Cuba, 85 min, Spanish with English subtitles
Post-Soviet Cuba has become a tourist trap with dollar-hungry Che Guevara lookalikes posing on streetcorners and sex-starved foreigners trolling for fun under the sun. Filmed as the U.S. embargo was about to be lifted, veteran director Enrique Colina’s latest documentary finds Old Glory resurfacing everywhere, from dilapidated balconies to booty shorts. The island puts on its Sunday best and readies itself to dance with the enemy for the first time in decades.
JUAN PABLO DARANAS MOLINA: LA PRÓXIMA GENERACIÓN (The Next Generation)
Juan Pablo, the twentysomething son of director Ernesto Daranas (Conducta) carves a niche of his own with Yunaisy. The tale of a young filmmaker whose future is in jeopardy if he refuses to submit to censorship is based on the director’s own experience. In Cuba, access to the Internet is curtailed. In Cuatro puertas (Four Doors) “if you try, sometimes you just might find, you get what you need.”
JUAN CARLOS CREMATA MALBERTI: CINE MÍNIMO (Minimum Cinema)
Necessity is the mother of invention and Cremata Malberti reaches new heights of hilarity with a pair of micro shorts made for ... cellphones! The much-revered ballet, Giselle, is recast as an interior monologue on the nature of diva-ism. Earning a living in exile can be fraught with peril. The director receives A Professional Training in superintendency with a guided tour of the generator room and its emergency machine. Heaven help the tenants of this building. In Cuban vernacular, untranslatable in English.In person: Director Juan Carlos Cremata Malberti.
They come in all shapes and sizes. They are fearless and fly under the radar. They address a reality that’s either glossed over or spoken of in hushed tones. Armed with little more than their immense talent - and an overriding sense of humor - Cuban independent filmmakers have been carving out a significant niche for themselves. CGAC is delighted to pay tribute to these largely unsung movie heroes with a 9-program, 25-film salute.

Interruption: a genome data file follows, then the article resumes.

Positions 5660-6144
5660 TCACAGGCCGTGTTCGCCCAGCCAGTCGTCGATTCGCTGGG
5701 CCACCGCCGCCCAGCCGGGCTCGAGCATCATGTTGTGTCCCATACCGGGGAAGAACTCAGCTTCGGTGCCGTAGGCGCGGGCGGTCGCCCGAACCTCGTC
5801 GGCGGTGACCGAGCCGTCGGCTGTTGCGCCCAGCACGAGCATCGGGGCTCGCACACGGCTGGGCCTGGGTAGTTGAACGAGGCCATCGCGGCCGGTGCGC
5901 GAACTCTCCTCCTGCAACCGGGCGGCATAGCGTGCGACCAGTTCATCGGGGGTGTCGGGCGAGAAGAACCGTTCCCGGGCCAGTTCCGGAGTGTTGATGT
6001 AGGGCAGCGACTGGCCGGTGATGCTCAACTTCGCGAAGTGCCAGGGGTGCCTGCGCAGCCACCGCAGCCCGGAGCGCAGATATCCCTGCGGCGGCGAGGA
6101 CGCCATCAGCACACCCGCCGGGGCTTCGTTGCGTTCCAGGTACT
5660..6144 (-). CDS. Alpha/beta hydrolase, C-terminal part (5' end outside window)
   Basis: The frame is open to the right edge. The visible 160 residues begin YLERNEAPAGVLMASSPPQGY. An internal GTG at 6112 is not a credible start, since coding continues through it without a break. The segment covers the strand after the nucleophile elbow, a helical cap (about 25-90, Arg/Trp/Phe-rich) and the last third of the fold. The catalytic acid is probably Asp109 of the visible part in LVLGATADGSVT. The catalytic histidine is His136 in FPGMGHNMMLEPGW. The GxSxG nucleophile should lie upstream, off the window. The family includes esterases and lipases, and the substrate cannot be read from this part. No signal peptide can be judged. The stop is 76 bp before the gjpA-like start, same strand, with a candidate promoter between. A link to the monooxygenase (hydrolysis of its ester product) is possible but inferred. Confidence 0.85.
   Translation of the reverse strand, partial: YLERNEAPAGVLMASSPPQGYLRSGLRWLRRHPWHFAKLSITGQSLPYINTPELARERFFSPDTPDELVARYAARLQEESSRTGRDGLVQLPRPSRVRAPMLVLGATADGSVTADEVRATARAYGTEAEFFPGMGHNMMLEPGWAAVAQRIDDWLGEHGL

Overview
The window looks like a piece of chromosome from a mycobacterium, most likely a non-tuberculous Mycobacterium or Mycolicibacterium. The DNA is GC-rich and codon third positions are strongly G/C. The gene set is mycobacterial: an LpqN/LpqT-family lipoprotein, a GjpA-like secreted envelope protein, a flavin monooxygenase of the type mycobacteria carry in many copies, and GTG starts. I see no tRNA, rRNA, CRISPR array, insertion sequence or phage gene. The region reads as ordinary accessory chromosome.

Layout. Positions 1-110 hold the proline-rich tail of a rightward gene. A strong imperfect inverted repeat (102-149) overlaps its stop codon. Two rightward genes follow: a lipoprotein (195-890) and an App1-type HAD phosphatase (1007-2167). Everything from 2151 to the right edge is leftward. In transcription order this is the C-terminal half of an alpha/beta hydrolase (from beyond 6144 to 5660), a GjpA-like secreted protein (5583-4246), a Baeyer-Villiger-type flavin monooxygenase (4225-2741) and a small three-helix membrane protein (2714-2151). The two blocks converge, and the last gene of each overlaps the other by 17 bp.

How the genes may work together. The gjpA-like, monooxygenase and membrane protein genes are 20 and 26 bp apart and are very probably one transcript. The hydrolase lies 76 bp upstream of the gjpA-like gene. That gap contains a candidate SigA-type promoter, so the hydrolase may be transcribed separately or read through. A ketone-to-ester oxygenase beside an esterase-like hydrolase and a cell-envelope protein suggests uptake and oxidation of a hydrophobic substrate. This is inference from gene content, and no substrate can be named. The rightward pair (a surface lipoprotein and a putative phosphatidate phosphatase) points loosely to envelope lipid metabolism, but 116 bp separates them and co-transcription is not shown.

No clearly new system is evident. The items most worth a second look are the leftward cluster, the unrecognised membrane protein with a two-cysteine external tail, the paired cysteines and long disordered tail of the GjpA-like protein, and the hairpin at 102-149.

Cuban Independent Film in the 21st Century
Saturday, March 24, 1 p.m., Coral Gables Museum, 285 Aragon Ave., across the street from the Cinema.
Panel discussion featuring participating filmmakers and moderated by Nat Chediak, CGAC Director of Programming and collaborator Alejandro Ríos.
La Mirada Indiscreta
Sunday, March 25, 11 a.m., Coral Gables Museum
A presentation, in Spanish, of Alejandro Ríos’ collection of essays, many of which reference Cuban cinema.
Forbidden Fruit: Cuban Independent Film in the 21st Century was programmed in collaboration with Alejandro Ríos, and with the enthusiastic participation of all filmmakers involved - in and out of Cuba. Poster artist: Andrés Ungaro, courtesy of Blanco-Lorenz. Technical support: Magna-Tech Electronic. Special thanks to Rosa Marquetti, SGAE Havana and Dean Luis Reyes, whose series, Cuban Cinema under Censorship, at MoMA in New York City, was the inspiration for this program.
Join us for the opening night of Forbidden Fruit: Cuban Independent Film in the 21st Century on Friday, March 23 with a reception at 6:00 pm and the film screening at 7:00 pm. Light fare and drinks will be provided, courtesy of La Taberna Giralda and Bacardi.
Purchase a Series Pass here!